Adventure Journal: A Tale of Teton Touring by Kim Havell


Grand Teton National Park is a world renowned destination for extreme athletes. During the winter, highly skilled and professionally trained adventurers from near and far test their ski mountaineering skills on the high peaks of the Teton range. Kim Havell, professional ski mountaineer and guide, moved to Jackson in the winter of 2013 and skied more than forty different routes in Grand Teton, gaining a beautiful and bigger perspective of this tremendous backyard.

In January of 2013, the snowfall paused for a few weeks in the Tetons. Conditions in Grand Teton National Park were mostly stable and as a newcomer to the area, I was eager to get out and explore the backcountry and ski mountaineering opportunities. In 2005 I had come up to ski the Grand Teton from Telluride, CO but had not since returned to Jackson. Along with two new ski partners (and now fellow Jackson Hole Mountain Guides) Brian Warren and Patrick McDermott, we set out to find powder snow, ski aesthetic routes, and explore the park.

Our adventures began in an intense two-week cold spell during which time we had numerous 5am starts in the dark at negative twenty degrees. After two or three of these outings, we adjusted to the lower temperatures and the environment didn’t seem quite so harsh. There was little structure to our journey – we made daily assessments, aiming for the best route for the current conditions. As it evolved, we explored the range from the South end of the range to the North.

Our kits all included a couple of extra layers, a big down puffy, a hot thermos of coffee or tea, and silk scarves and buffs to protect our ears and our faces from the biting cold. Once moving, we had to regulate our speed – sweat would not ultimately help our core temperatures. Transitioning from uphill mode into downhill mode, we occasionally dropped into North-facing runs, therefore shady, which was a test in fortitude. The excitement of the new routes helped to outweigh the creeping chill of a long day up high in the hills.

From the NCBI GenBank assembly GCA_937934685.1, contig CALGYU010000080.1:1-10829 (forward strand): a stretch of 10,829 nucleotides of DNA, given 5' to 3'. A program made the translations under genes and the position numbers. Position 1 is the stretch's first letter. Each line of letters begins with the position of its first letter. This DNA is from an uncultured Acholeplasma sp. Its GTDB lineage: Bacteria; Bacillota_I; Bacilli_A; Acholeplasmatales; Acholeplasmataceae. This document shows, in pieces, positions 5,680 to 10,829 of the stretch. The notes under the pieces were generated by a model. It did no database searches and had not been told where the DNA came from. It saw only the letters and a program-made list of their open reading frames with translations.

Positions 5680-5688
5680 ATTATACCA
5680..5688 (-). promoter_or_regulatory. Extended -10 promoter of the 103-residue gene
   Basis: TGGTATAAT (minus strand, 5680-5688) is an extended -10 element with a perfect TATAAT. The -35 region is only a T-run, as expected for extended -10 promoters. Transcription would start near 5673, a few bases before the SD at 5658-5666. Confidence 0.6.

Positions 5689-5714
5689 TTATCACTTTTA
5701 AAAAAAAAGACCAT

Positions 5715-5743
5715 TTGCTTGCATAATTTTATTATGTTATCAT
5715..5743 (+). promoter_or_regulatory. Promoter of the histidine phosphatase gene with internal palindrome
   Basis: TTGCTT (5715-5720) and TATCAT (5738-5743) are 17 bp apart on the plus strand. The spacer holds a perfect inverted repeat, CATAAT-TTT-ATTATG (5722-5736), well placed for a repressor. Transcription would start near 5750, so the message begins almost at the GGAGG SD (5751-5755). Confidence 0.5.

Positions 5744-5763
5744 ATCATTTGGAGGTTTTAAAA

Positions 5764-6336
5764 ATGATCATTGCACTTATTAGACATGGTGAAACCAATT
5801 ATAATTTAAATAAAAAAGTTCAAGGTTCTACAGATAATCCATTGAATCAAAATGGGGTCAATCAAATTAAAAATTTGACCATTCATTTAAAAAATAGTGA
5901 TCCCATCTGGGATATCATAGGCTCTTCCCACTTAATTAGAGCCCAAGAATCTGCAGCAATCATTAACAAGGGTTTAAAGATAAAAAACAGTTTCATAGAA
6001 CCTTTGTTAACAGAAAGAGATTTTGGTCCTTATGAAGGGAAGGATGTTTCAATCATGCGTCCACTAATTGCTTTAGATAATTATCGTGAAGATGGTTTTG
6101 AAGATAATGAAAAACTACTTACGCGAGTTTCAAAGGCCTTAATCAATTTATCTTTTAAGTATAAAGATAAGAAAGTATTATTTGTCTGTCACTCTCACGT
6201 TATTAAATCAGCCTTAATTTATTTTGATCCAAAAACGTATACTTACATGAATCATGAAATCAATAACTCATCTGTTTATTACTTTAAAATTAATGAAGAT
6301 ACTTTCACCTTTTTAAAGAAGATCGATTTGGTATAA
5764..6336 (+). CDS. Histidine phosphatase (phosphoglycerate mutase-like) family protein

A few of the highlights from the initial days in January included routes off of Prospector Peak, the South East Couloir off of Mt Wister, the South East Couloir off of the South Teton, the Sliver Couloir off of Nez Perce, and the Nugget Couloir between Nez Perce Peak and Cloudveil Dome. One of our first runs as a team was an unforgettable powder-filled entrance into a line named Broken Thumb accessed from the 25 Short ridgeline. We skied two feet of fresh snow into the upper apron and then rappelled into the heart of the route. From there down, we enjoyed light, fluffy snow in the narrow confines of the couloir all the way into Avalanche Canyon. We ended our day skiing back across Taggart Lake to the trailhead in the haunting blue of winter’s late afternoon waning light.


The last run of the long season was on Mount Moran with a team of six local skiers; it was a day filled with great comradery during a final push on the six thousand foot climb up the Skillet. With each new discovery there is always another question mark for what lies just around the corner; And, for the curious, this is the fuel for their fire.

To learn more about Kim Havell, her international ski mountaineering adventures, and her plans for this winter visit her website at You can also stay up to date on her most recent adventures by following her on Twitter or Instagram. Kim is a guide for Exum Mountain Guides and Jackson Hole Mountain Guides, both based in Jackson, WY, as well as Ice Axe Expeditions, an outfit that leads expeditions in the North and South Poles.

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